Dodgers put rest of MLB on notice with Yasiel Puig signing

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21-year-old Yasiel Puig didn’t receive the same kind of hype as Yoenis Cespedes after defecting from Cuba. He did receive the same kind of money, though, mostly thanks to the new Dodgers ownership’s desire to flex its financial muscle.

According to CBS Sports’ Jon Heyman, the Dodgers signed Puig to a deal worth $42 million over seven years. It’s twice what most expected him to get and $6 million more than Cespedes received from the A’s this spring.

Puig is an interesting talent. In his second and final season in Cuba, he hit .330/.430/.581 with 17 homers and a 39/49 K/BB ratio in 327 at-bats. And he did that at age 19, which is pretty exceptional even given the high offensive levels in Cuba. He’s also said to have excellent speed.

Still, the Dodgers would seem to be taking a huge risk here. Puig didn’t play last year. He hit a modest .276/.371/.425 in his first season in Cuba. For all of his supposed speed, he was used primarily as a corner outfielder and he wasn’t much of a basestealer in Cuba, going 13-for-19 in his two seasons. There isn’t much in the way of scouting reports on him — unlike Cespedes, he never saw much action against international competition — but Baseball America doesn’t seem very impressed.

But then again, maybe huge risk is the wrong term. For the White Sox or Cubs — two teams that were considered quite interested in Puig — it certainly would be. The Dodgers, though, are flush with cash and can afford to roll the dice, even at such a lofty price. In a best-case scenario, their Puig-Matt Kemp-Andre Ethier outfield is the best in the NL come 2014. It’s also quite possible Puig flounders in the minors and proves to be a fourth or fifth outfielder. One thing that seems clear is that he’s going to need time; given that he hasn’t played in a year and a half and he doesn’t have all that much experience anyway, it doesn’t seem likely that he’ll make an impact in the majors before mid-2013 at the earliest.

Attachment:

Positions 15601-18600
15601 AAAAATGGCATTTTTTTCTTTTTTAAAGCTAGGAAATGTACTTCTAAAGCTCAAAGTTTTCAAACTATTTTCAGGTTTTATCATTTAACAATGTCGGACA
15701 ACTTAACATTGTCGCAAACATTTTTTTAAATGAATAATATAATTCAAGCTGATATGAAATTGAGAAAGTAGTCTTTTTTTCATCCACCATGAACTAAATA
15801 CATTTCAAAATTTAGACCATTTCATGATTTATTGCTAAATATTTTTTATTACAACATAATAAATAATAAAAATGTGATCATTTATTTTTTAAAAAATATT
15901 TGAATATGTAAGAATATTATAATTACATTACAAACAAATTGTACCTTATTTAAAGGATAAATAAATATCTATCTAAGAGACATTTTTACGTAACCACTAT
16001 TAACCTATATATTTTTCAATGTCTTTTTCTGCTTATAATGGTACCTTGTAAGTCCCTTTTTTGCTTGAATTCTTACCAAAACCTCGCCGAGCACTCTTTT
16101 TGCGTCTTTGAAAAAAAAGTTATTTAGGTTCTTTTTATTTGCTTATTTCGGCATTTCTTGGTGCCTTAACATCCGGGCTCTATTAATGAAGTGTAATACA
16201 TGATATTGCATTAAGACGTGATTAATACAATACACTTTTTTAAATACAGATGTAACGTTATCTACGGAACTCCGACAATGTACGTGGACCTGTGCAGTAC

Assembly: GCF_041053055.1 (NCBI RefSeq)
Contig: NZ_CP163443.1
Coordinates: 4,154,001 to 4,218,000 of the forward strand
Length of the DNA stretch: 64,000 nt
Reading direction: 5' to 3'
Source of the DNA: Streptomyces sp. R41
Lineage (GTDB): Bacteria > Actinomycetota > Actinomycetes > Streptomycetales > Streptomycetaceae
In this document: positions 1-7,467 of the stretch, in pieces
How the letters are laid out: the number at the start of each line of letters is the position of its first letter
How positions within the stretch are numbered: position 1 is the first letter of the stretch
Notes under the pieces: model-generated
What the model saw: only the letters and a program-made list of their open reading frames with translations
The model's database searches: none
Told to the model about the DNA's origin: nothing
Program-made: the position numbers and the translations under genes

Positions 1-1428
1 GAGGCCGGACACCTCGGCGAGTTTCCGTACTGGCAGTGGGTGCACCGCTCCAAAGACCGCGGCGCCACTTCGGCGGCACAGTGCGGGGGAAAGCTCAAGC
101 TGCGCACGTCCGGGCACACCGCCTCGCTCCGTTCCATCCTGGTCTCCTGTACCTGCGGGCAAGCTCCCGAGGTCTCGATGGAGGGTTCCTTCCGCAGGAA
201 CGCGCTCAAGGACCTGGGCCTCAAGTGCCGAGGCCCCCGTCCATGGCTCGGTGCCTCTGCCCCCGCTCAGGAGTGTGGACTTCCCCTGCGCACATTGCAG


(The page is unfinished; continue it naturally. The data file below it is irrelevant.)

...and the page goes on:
And that’s what’s really scary; this is pretty much the baseball equivalent of a Vegas trip. One person might set themselves a $250 gambling limit for the weekend, another $1,000. The Dodgers, on the other hand, can afford to gamble with $40 million right now, a concept that should have free-agent-to-be Cole Hamels awfully excited.

Mets acquire Brooks Pounders from Indians

Brooks Pounders
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The Mets have acquired right-handed reliever Brooks Pounders from the Indians for cash considerations, the teams reported Saturday. Despite his limited and varied major-league experience, Pounders has put up intriguing numbers at the Triple-A level and is expected to step into a not-insignificant role with the Mets’ relief corps.

Pounders, 28, signed a minor-league deal with the Indians last December and pitched to a healthy 2.31 ERA, 2.8 BB/8, and 11.8 SO/9 over his first 35 innings in Cleveland’s farm system. He hasn’t taken the mound in a major-league setting since 2018, however, when he appeared in 14 games with the Rockies and labored through a much more unsightly 7.63 ERA, 1.2 BB/9, and 10.0 SO/9 across 15 1/3 frames. Still, his peripherals are promising, and there’s no question the Mets could use some help bolstering a bullpen that currently ranks eighth-worst in the league with a collective 5.31 ERA and 0.2 fWAR.

In subsequent roster moves, fellow righty Tyler Bashlor was sent back to Triple-A Syracuse for the second time this season, while Héctor Santiago was designated for assignment, Tim Peterson was optioned to Triple-A, and Chris Flexen was recalled from Triple-A. It’s been a less-than-ideal campaign for Bashlor so far this year: through 13 relief appearances for the club, he lost control of a bloated 5.23 ERA, 5.4 BB/9, and 9.3 SO/9 in 11 2/3 innings and had not been utilized in a game since June 2.